about this site
Catholic Sensibility is a personal blog by a Catholic layperson with comments and occasional other writings by Catholics and non-Catholics. We make no particular claims to have the completeness of a Roman Catholic expression of Christianity. It contains opinion, interpretation, and personal musings. That’s it. Nothing official or authoritatively connected to the Magisterium.
- Membership Privileges Revoked
- GCSPD 9-11: Baptism, part 1
- Gather IV Review: Ascension and Pentecost
- Praedicate Evangelium 88-89: Purpose of the DDWDS
- GCSPD 4-8: General Principles, Part 2
- Praedicate Evangelium on Liturgy
- GCSPD 1-3: General Principles, Part 1
- The Armchair Liturgist: Sixth or Seventh Sunday?
- GCSPD, Why?
- On Vocations
Ted Hessel on Four Reasons Why Altars “Turne… Gather IV Review: As… on Gather IV Review: Easter Liam on The Armchair Liturgist: Sixth… Liam on Praedicate Evangelium on … Liam on The Armchair Liturgist: Sixth… Liam on GCSPD, Why? Todd Flowerday on GCSPD, Why? Joyce Donahue on GCSPD, Why? Liam on GCSPD, Why? Liam on GCSPD, Why?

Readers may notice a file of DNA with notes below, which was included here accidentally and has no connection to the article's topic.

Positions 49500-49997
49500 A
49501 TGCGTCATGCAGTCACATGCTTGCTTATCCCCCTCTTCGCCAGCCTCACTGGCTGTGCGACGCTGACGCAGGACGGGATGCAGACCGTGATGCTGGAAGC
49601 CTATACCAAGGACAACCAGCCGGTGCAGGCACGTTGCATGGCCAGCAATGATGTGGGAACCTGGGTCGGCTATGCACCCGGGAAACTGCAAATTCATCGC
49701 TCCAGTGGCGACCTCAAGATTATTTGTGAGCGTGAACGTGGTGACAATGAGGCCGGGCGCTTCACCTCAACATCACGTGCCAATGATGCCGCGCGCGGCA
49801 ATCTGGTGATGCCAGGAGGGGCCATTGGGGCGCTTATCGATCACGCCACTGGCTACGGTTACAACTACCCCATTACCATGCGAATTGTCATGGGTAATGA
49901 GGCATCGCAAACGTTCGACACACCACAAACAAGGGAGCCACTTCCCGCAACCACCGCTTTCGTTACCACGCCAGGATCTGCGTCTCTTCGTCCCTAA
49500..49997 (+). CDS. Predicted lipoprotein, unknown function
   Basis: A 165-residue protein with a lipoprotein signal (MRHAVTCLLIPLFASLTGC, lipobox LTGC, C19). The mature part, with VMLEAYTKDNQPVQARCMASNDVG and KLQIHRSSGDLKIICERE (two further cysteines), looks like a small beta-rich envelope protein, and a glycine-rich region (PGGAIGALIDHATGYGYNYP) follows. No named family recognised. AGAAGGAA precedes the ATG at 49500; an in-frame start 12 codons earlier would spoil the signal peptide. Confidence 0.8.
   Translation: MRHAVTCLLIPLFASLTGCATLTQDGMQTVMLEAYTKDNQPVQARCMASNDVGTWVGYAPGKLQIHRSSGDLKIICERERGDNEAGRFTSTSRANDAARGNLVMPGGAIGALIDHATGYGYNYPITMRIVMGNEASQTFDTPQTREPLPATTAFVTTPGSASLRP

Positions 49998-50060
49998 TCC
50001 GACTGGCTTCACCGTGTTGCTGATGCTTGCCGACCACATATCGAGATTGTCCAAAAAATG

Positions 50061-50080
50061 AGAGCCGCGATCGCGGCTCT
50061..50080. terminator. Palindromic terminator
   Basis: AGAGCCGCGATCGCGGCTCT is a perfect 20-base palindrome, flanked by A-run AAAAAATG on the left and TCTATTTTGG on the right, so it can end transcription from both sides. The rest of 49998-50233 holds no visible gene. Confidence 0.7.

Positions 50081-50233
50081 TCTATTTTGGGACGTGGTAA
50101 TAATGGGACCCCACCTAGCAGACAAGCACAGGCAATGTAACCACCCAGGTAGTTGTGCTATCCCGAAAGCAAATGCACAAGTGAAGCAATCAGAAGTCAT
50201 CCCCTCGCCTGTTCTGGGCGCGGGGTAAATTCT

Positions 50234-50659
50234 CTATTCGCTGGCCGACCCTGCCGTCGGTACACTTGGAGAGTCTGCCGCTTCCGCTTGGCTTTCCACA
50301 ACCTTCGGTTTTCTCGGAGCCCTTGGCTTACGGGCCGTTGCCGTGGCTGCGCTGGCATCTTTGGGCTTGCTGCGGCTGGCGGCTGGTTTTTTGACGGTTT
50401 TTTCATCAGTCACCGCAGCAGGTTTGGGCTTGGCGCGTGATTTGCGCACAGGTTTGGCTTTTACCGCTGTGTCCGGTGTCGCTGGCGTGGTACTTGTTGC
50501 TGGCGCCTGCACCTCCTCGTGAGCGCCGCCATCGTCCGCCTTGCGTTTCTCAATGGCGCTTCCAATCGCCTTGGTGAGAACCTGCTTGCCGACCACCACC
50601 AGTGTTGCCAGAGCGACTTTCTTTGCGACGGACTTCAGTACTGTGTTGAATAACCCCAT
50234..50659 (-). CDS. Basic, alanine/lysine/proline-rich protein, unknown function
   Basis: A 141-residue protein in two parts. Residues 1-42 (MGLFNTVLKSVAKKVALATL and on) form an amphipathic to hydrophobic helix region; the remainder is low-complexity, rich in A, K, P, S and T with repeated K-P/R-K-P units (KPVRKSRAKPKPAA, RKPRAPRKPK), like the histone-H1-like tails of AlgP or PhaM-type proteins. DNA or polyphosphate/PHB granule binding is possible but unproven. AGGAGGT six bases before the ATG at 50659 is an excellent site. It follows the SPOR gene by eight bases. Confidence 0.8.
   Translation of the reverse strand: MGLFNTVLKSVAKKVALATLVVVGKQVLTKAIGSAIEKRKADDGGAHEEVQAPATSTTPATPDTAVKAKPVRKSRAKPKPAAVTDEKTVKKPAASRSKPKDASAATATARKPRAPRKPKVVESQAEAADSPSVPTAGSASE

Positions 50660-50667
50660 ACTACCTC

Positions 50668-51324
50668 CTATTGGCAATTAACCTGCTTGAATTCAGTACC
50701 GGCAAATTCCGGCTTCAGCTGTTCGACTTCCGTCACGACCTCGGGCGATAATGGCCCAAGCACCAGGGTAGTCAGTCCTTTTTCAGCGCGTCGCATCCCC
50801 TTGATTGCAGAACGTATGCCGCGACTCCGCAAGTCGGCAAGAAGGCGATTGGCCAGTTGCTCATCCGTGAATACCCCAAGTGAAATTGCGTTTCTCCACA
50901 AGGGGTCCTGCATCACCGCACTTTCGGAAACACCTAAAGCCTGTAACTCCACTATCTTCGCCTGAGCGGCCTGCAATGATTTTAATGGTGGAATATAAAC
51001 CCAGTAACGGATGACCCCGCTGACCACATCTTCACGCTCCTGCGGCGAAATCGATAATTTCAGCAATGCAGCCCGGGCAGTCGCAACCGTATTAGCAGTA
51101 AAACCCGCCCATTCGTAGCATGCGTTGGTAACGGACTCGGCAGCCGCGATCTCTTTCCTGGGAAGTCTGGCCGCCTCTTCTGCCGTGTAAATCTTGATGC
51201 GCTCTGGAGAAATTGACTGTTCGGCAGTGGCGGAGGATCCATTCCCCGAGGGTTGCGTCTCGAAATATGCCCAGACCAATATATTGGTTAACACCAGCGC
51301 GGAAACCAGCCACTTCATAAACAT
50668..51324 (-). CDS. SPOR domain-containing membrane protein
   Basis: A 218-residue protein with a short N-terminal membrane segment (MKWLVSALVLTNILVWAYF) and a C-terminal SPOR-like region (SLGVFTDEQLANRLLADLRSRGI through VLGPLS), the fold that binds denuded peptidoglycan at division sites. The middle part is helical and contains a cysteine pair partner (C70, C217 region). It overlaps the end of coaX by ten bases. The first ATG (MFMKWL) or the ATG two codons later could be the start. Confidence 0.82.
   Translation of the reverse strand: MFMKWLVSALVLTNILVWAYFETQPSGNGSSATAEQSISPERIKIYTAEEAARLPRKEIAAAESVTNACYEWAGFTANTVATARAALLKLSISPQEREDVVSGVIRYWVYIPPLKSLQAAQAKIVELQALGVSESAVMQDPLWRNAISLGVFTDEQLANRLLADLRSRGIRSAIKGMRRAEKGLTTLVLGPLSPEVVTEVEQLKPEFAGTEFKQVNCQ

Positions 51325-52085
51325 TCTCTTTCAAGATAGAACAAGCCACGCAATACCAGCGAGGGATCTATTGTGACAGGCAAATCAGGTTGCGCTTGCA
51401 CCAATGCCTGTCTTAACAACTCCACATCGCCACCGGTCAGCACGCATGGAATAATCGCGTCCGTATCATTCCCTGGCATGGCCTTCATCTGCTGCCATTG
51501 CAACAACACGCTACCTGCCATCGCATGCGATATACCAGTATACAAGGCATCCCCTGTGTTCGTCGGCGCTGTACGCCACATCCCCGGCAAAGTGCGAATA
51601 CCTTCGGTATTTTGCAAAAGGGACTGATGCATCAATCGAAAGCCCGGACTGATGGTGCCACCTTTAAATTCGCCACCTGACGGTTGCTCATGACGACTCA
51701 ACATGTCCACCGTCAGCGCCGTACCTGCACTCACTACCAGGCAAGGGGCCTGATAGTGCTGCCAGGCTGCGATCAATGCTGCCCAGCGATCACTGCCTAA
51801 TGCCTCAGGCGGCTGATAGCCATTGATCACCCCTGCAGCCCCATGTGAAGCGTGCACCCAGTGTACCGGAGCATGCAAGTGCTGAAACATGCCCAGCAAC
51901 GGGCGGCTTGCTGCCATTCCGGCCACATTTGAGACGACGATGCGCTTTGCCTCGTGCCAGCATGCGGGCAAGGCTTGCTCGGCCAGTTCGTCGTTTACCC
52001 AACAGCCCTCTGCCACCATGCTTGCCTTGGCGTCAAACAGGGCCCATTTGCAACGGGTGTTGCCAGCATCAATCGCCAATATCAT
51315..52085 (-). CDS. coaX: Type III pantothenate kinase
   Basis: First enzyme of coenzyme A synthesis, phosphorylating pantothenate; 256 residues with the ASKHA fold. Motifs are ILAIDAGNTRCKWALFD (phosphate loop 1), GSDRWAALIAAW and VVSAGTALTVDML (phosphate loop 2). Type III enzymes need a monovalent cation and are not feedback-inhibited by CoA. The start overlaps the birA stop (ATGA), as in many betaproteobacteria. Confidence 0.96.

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Tag Archives: Thomas Merton
From Chapter 11 of No Man Is An Island: We can have the mercy of God whenever we want it, by being merciful to others: for it is God’s mercy that acts on them, through us, when He leads us … Continue reading
Pope Francis addressed Congress and all of the United States earlier today. I laud House Speaker Boehner for this initiative. The Holy Father lauded Thomas Merton for his “capacity for dialogue and openness to God” as well as his “contemplative … Continue reading
Thomas Merton’s The Seven Storey Mountain was probably the first or second spiritual book I ever read, way back in my college days. I’m not a Merton fan(atic) like some people I know. You readers who read me carefully know … Continue reading
An ethic of barely disguised selfishness is no longer a Christian ethic. Nor can we afford to raise this to the national level and assume that the world will adjust itself if every nation seeks its own advantage before everything … Continue reading
During the Peace Vigil (noon to five in my central US afternoon), I’d like to post hourly on things I’ve found this past week in my reading and research for materials. Why do Catholics pray, and especially fast? What good … Continue reading